Tara Dragon, founder and president of Work Evolution, works remotely connecting other professionals with remote and flexible work opportunities in Alberta and British Columbia.
She launched the venture based on her experiences as a remote professional and a mother of a young son returning to work.
Why did you want to start this company?
I started this company to help solve the problems of under- or unemployment for professionals who don’t want a traditional work setting.
What’s the advantage of focusing on flexible work situations?
We can give companies a different perspective on their staffing needs. Maybe they don’t need to hire someone to work on site full-time, year-round. Maybe they would be better off looking for people who can work off-site.
Also, because we have this resource of people looking for untraditional opportunities, we can provide candidates quickly.
What was the response from professionals?
It’s been amazing. There is a huge demand for it. It’s parents of young children, folks nearing retirement who aren’t ready to stop working, and millennials – all these people who want to have work-life balance. They’re eager to find the right opportunities and want to connect with employers.
How have employers responded?
Some see the value and they’re all over it. Others are more skeptical and hesitant to jump on board. A lot depends on the leader or the manager. Some have difficulty conceiving the opportunity.
How do you connect with companies?
It takes a lot of education. Some people are emotional decision makers and we talk to them about the job satisfaction and the team benefits of having flexible workers. Others are numbers oriented so we talk with them about the statistics and dollars.
How do you find the right work/life balance?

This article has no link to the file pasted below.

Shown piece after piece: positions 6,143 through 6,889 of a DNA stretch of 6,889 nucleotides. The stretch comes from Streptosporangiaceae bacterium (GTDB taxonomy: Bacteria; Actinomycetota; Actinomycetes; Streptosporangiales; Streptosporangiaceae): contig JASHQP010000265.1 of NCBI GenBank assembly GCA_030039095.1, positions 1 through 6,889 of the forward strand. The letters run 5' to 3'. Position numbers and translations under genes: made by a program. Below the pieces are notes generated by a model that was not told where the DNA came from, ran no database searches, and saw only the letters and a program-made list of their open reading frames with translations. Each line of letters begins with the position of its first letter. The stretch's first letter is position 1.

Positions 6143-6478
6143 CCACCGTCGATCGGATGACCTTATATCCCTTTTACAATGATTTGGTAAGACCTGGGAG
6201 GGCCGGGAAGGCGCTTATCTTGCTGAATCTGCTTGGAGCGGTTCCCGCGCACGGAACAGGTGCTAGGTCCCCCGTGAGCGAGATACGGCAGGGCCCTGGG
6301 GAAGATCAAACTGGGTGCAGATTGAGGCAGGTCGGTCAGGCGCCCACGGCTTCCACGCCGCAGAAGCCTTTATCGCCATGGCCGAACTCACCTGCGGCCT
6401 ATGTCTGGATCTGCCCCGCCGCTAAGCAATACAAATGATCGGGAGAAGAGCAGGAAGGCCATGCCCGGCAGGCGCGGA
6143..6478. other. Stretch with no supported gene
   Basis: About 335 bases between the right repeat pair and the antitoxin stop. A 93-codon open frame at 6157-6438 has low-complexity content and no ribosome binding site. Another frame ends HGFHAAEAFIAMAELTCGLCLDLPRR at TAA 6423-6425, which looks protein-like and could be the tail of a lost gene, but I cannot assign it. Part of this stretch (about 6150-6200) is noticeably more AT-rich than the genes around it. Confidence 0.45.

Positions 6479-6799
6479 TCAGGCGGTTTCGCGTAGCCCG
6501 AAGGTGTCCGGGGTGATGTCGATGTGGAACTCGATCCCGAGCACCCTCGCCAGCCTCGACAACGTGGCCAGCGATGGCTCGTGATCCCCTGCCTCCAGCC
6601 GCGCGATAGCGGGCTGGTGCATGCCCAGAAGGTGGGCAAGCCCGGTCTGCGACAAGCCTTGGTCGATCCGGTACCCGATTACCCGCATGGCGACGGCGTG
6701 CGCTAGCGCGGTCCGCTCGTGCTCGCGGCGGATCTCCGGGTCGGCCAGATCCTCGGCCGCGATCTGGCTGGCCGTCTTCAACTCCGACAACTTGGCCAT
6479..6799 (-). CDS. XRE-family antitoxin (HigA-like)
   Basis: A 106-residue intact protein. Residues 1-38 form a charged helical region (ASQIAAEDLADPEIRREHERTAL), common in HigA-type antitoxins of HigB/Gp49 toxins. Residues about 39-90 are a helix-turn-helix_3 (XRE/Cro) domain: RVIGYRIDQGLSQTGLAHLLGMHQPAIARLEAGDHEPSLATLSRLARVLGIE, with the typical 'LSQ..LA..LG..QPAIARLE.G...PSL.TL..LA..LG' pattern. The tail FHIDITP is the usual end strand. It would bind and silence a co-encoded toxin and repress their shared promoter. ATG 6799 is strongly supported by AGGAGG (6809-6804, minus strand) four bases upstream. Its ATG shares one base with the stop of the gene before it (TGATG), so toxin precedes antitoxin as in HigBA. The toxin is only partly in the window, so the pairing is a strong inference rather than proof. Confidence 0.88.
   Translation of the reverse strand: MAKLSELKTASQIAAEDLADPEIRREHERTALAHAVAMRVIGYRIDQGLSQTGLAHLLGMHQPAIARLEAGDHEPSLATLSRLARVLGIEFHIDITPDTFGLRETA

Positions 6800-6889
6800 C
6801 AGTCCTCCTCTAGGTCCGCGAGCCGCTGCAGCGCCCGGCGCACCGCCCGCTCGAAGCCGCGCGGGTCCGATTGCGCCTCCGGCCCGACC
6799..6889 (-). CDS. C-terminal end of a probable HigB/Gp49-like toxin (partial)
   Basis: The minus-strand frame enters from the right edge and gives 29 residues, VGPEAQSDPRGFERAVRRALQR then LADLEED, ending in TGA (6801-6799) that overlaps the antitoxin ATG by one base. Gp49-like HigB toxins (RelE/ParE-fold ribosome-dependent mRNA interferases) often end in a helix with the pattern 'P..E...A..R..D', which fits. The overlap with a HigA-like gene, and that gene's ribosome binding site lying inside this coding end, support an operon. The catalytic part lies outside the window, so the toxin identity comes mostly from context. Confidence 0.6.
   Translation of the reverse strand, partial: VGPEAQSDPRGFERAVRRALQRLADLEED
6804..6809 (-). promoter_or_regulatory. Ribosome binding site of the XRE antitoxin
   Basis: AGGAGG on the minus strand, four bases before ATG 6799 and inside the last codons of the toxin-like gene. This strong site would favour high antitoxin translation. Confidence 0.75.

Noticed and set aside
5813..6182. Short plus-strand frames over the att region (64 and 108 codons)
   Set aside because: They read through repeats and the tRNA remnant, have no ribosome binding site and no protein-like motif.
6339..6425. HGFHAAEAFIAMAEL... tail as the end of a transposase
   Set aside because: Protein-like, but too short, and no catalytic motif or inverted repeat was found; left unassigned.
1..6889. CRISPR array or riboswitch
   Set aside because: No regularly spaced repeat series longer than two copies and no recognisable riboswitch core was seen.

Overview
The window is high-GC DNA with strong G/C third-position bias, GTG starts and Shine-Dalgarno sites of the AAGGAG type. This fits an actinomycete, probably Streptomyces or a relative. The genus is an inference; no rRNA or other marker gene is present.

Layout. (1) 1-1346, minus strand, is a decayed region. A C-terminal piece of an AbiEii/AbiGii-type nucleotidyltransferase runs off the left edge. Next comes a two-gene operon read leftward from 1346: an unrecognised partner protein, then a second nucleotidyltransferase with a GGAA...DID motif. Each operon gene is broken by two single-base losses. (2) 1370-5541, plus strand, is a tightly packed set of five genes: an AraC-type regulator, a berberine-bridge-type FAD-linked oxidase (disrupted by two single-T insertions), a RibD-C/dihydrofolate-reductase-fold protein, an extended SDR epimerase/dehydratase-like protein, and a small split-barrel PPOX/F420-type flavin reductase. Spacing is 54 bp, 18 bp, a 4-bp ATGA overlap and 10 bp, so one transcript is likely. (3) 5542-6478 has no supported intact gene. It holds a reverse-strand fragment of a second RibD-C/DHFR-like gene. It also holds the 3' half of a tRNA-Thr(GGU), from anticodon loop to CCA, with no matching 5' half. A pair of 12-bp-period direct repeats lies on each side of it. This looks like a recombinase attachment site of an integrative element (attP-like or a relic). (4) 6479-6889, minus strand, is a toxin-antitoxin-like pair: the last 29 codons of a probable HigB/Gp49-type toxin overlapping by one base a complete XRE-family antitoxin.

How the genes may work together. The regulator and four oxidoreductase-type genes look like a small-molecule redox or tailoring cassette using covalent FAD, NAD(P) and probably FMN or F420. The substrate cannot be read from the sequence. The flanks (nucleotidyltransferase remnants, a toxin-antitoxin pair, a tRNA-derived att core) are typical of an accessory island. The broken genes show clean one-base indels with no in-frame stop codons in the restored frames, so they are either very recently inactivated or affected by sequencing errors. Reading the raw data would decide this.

I work from home on Mondays and Fridays but have childcare on site. On Tuesdays through Thursdays, I’m at a co-working space.
What do you find challenging about remote work?
I miss the social aspect of it. I don’t have the casual conversations with other people or those random interactions that build friendships. But I’ve been able to get that through the co-working space.
What’s the best part about remote work?
I love that at 4:30 I can take my son to gymnastics. I love that I can do errands during the day and then work at night. It’s great to be able to work when I’m most productive.
What do you want companies to think about when it comes to flexibility?
They should think through their expectations around communication and performance. There needs to be a shift. It’s about managing based on outcomes rather than activities. If the outcome is there, then the activity is less important. They also need to think through how they’re going to stay in touch with people. What tools they use and what systems they’ll have.
What should professionals consider before going remote?
This isn’t for everyone. You need to be motivated and you need to know your ability to work when no one is around. How are you going to feel about being in an empty house all day? How much are you going to miss your co-workers? Make sure you know what you’re getting into and be prepared.